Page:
Also, I've been told one should begin 'greasing the skids' two years before lift-off, i.e.- letting it be known amongst peers in your professional circles that you're interested in pursuing post-LE opportunities, sprucing up the resume, getting a Linked In account, etc.


                I'm hoping none of the above information will apply for me as hopefully a Mega-millions jackpot is in my future, but in event that dream remains a dream, I'm most interested getting established as a LLC and trying the consultant thing. I'll keep the details close to my chest because I don't want to hex it, but will say this: after 25 plus years of working for others, in my next act, I'll want to work for myself.



                I used to be a banker but I lost interest.

                -Steven Wright

                Comment


                • #10
                  I have always enjoyed gardening and when I retired I began doing my neighbors yards..I don't just mow, blow and go..I plant seasonal flowers, weed, fertilize etc. It gives me plenty of exercise and I enjoy being outside doing something I enjoy doing...I just work 3 days a week, charge 100.00 per customer and the 800.00 a month added to my excellent retirement is nice.
                  Retired LASD

                  Comment


                  • #11
                    I am fairly certain of what I do not want from the next job. I am not interested in a pile of travel, particularly long distance. I kind of like the thought, but do not like the reality.

                    For me, I want a job. I do not want to be self employed. I get why others like the self employed angle, but it's not for me. I do not mind a contract job, but am not interested in running my own business with multiple customers.

                    pilicing is the job that I know and am good at. One argument in my mind against changing fields is I will never be as skilled in the new field as I currently am in policing. I have enjoyed the job and the good times far outweighed the bad, but it was certainly not all good times.

                    i have looked into the ASIS accreditation but my opinion is that the better jobs would require travel I am not interested in. I would seek the investigators accreditation , unfortunately I do not have the resume for the management accreditation. I do not find corporate security to be particularly interesting though.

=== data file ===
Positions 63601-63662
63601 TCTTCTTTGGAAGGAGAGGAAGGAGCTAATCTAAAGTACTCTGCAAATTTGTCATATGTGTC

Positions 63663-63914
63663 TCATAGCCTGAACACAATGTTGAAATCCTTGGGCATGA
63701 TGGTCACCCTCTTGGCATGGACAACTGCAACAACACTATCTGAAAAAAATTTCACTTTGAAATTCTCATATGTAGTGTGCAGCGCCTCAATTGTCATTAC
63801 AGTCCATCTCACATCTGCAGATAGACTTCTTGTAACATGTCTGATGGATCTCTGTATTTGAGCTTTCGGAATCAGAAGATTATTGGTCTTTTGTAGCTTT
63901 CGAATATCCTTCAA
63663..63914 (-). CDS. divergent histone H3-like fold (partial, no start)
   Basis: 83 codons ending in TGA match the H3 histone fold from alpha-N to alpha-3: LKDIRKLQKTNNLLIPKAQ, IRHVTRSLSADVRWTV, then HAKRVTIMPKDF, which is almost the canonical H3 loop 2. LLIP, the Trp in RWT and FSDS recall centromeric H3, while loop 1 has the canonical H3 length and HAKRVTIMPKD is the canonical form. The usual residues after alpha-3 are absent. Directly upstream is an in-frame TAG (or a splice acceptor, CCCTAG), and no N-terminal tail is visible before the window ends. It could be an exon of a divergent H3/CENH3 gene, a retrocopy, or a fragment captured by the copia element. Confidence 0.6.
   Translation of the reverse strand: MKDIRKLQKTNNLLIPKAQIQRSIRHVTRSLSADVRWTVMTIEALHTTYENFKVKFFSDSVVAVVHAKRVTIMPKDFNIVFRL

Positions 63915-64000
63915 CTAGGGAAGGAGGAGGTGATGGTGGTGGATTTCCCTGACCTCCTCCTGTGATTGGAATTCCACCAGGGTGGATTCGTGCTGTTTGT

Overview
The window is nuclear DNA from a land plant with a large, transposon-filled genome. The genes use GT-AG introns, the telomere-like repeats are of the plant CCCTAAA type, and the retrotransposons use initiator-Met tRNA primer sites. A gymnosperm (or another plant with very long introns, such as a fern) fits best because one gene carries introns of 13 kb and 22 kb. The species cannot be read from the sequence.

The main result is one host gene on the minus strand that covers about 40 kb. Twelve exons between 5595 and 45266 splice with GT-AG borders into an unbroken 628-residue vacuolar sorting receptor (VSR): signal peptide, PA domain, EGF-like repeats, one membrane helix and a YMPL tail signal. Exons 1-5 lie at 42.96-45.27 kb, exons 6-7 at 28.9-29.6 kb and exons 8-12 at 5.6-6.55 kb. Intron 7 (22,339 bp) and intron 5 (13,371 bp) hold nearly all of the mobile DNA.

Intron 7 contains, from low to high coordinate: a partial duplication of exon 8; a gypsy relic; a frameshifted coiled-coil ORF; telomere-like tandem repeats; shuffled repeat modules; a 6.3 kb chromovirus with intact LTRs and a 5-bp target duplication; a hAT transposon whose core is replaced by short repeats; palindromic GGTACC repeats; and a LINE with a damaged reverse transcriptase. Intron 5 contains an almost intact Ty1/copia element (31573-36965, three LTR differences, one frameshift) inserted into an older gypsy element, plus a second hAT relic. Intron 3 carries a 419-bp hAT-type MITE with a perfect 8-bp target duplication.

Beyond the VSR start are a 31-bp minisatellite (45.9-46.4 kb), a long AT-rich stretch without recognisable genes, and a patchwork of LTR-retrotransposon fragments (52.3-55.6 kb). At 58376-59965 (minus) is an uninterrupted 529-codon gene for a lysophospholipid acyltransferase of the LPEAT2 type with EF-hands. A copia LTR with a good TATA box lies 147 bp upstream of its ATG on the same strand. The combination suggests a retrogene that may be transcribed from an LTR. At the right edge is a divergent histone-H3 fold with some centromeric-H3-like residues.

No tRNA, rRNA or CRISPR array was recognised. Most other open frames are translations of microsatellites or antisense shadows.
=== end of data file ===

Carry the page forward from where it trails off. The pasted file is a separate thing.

Comment


                    • #12
                      Barista. If you're stuck in your ways, you're not going to get much.
                      Now go home and get your shine box!

                      Comment


                      • #13
                        Unless you have some specialty area most of the retired guys around here if they work either do side traffic jobs or find a small agency basically being a body drinking coffee.
                        Where'd you learn that, Cheech? Drug school?

                        Comment


                        • #14
                          When I retired I kicked back for a few months and got some of the "honey do" list done...................then looked around a bit.

                          I looked at some delivery jobs, courtesy driver for a car dealership, courier for a couple medical labs & was actually thinking about stocking at the local grocery store. I really didn't want to get into ANY job that I had to carry a gun or work shifts

                          Within a month I found a job with an armored car company..................................That job lasted 10 days. 2nd worst mistake I made in my professional life .I DID NOT want a full time job---------------and this job was about 60 hours a week with no OT (DOT Truckers type pay) and only $10 an hour. Crappy equipment & terrible leadership.
                          It really did feel good to tell the manager that I was leaving because they couldn't pay me enough to work that job.

                          I then decided that I was going to be very selective when I DID find something I wanted to do.

                          Six months later I fell into a job working Court Security & prisoner transport for my local Sheriff's Office. ALL seven members of our division are retired LE or Corrections.

                          It's a non sworn job......................but I am "affiliated " with LE & "part of the club" Had I wanted I could have easily went to work as a PT deputy .............but I didn't want to go that way.

                          I work a couple days a week & am kind of on call the rest of the time ....................but I can refuse a call in if I have something going when called. The job has evolved a bit where I am doing a lot more than Security and Transport PLUS I am now doing scheduling so I only work WHEN I want (except in emergencies)
                          Last weekend I ended up doing the 2nd overnight shift since I retired six years ago.............The sheriff called me and asked if I could guard an airplane wreck overnight until NTSB showed up...............Like I said the job has evolved


                          Job search tactics...................NETWORK Find out who in your area has part time jobs, LE affiliated jobs.

                          Since some people need to be told by notes in crayon .......Don't PM me with without prior permission. If you can't discuss the situation in the open forum ----it must not be that important

                          My new word for the day is FOCUS, when someone irritates you tell them to FOCUS

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                          • #15
                            I would apply to a college PD or some kind of non-traditional LE agency like that. Particularly the smaller college PD's, you'll spend more time at the coffee machine then actually responding to calls...perfect for retired guys.